In any criminal case, Alabama courts must be careful not to allow prejudicial evidence lacking in probative value to be considered.
One example of this is evidence of a defendant’s prior crimes, wrongs or bad acts. Under Alabama Rule of Evidence 404,courts must be especially careful in the admission of crimes, wrongs or acts intended to prove the character of a person or conformity of action. That is, just because someone was previously convicted of a sexual assault doesn’t necessarily mean he is guilty of the sexual assault of which he is accused, which generally means to allow evidence of the older crime would unfairly prejudice defendant.
The exception is allowed in a criminal case when there is evidence a victim or element of both crimes had a pertinent trait. For example, if both alleged victims were minors of a similar age and of similar relation to defendant, the court may find evidence of prior crime establishes a clear modus operandi.
Of course, prosecutors in criminal cases push for the introduction of prior bad acts all the time. Our experienced Birmingham sex crime defense lawyers know in sexual assault cases in particular, this information can be extremely prejudicial. That’s why it’s very important that such exceptions be fiercely challenged.
A recent example was seen in the case of Marks v. State, which received consideration from the Alabama Court of Criminal Appeals.
Defendant in Marks was accused and later convicted (then retried and convicted again) of first-degree rape by forcible compulsion. Found to be a habitual felon, he was sentenced to life in prison without the possibility of parole.
The underlying case involved an alleged sexual assault in 2009. It started when victim dialed the wrong number and hung up when she realized her mistake. Defendant called her back and identified himself by a certain name. Victim stated she knew a person by that name, and defendant stated he wanted to come over so the two could meet. Defendant arrived at apartment sometime between 11 p.m. and 12 a.m. Victim did not recognize defendant, who then allegedly pulled a gun on her, forced her into a nearby abandoned parking lot and sexually assaulted her while threatening to kill her if she resisted.
After reporting the assault to police, officers recorded phone calls between accuser and defendant, in which defendant made incriminating statements.
At trial, state filed a motion to introduce evidence in the form of two other women who alleged defendant had sexually assaulted them. Prosecutors asserted the purpose was to prove motive, opportunity, plan, knowledge and identify of defendant in the instant case.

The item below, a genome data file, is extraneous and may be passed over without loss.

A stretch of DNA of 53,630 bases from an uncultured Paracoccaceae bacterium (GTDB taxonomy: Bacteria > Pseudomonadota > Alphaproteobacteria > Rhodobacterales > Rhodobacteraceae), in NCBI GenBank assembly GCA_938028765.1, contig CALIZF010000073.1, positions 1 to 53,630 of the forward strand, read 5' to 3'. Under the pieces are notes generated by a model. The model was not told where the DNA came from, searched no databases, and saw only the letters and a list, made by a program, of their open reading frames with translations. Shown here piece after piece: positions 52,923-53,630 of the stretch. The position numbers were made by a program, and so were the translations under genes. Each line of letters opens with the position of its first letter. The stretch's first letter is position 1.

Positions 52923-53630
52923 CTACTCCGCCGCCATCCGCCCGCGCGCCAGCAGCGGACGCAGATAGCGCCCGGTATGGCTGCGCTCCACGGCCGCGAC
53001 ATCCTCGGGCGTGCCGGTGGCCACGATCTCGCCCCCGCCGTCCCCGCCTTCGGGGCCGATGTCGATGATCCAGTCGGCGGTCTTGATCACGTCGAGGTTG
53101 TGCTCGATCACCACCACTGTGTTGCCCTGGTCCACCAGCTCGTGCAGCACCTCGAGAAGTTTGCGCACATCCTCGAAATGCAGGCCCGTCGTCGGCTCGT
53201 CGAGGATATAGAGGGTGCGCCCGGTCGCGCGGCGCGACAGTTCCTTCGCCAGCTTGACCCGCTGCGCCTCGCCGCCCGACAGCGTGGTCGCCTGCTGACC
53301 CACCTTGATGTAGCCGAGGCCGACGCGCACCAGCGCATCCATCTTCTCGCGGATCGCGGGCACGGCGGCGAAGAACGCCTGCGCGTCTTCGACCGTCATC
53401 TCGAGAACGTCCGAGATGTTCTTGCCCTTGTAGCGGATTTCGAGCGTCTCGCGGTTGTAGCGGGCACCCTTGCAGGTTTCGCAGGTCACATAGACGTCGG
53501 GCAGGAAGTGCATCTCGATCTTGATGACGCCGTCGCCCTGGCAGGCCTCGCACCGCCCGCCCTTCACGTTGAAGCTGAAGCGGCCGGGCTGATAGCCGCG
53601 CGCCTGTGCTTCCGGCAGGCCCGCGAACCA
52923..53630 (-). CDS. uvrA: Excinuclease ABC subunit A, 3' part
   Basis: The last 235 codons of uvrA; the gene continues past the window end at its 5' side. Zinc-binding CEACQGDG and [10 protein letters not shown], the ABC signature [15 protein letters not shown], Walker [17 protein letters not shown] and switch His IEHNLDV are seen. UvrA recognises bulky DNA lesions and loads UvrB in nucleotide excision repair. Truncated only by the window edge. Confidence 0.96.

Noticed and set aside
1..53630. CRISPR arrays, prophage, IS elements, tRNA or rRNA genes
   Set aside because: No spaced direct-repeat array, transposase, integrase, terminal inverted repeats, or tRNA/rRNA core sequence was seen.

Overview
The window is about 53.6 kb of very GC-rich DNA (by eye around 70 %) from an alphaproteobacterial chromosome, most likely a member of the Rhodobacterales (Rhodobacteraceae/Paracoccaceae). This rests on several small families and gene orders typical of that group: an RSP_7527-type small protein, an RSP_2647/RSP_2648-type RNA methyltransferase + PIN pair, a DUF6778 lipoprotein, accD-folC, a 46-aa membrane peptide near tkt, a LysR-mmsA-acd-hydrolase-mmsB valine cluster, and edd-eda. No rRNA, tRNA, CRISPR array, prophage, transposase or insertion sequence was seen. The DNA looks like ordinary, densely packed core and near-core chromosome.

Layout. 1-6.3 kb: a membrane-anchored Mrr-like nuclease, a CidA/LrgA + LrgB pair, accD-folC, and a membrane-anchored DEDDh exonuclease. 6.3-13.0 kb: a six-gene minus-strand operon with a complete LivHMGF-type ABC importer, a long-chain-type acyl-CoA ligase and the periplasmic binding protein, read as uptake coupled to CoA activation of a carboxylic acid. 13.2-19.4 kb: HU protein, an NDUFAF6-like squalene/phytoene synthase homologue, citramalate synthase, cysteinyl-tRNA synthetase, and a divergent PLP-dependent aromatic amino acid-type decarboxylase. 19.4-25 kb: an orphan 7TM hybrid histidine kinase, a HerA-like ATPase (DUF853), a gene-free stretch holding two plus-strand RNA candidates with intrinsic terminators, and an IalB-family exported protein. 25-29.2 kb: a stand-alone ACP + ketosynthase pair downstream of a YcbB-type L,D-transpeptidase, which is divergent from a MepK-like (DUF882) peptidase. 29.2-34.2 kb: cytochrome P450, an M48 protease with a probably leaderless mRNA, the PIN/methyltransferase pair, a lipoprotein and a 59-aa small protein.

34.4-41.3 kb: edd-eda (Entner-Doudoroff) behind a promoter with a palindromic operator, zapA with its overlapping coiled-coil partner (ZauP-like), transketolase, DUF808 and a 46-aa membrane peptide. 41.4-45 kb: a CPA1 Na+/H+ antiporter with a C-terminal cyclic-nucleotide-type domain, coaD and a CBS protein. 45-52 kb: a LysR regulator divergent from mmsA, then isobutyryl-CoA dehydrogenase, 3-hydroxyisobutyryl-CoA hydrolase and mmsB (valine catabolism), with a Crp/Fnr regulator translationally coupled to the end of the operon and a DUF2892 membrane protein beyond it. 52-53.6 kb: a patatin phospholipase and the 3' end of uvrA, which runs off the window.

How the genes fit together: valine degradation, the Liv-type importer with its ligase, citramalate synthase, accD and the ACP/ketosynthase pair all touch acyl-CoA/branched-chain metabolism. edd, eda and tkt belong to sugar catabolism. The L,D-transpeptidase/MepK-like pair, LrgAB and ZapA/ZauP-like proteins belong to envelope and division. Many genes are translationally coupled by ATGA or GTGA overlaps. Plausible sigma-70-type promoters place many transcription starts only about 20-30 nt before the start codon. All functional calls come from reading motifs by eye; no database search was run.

In tying the three allegations together, the court indicated the circumstances of the three cases were similar. All are alleged to have occurred in the same month, in close physical proximity, all between the hours of 11 p.m. and 4 a.m., all victims referenced use of a gun, all victims described assailant as a black male known to them by the same name (and each subsequently identified defendant), the actual sexual assaults were similar in nature and in each case, perpetrator allegedly threatened to kill victims and/or young children if they reported the crime. Finally, defendant allegedly made subsequent text message contact with each victim, informing each that she was his girlfriend and could not have contact with other men.
Trial court held a hearing on this evidence prior to trial, with prosecutors alleging this information collectively indicating pattern and characteristics of crimes so unusual and distinctive as to be indicative of a “signature.” Defense argued introduction of any prior bad acts would be greatly prejudicial and not especially probative. Further, the similarities weren’t so great as to constitute a clear signature.
The trial judge sided with prosecutors. Defendant was ultimately convicted and sentenced to life in prison.
On appeal, defendant argued trial court abused its discretion, violated Rule 404(b) and erroneously admitted prior bad acts for reasons that weren’t at issue during trial. Appellate court agreed and reversed, ordering yet another trial.
Appellate court justices noted that while prosecutors indicated the additional testimony went to underscore identity of defendant, his identity was never material in the case. Defense never argued no intercourse occurred between alleged victim and defendant, but rather that contact had been consensual.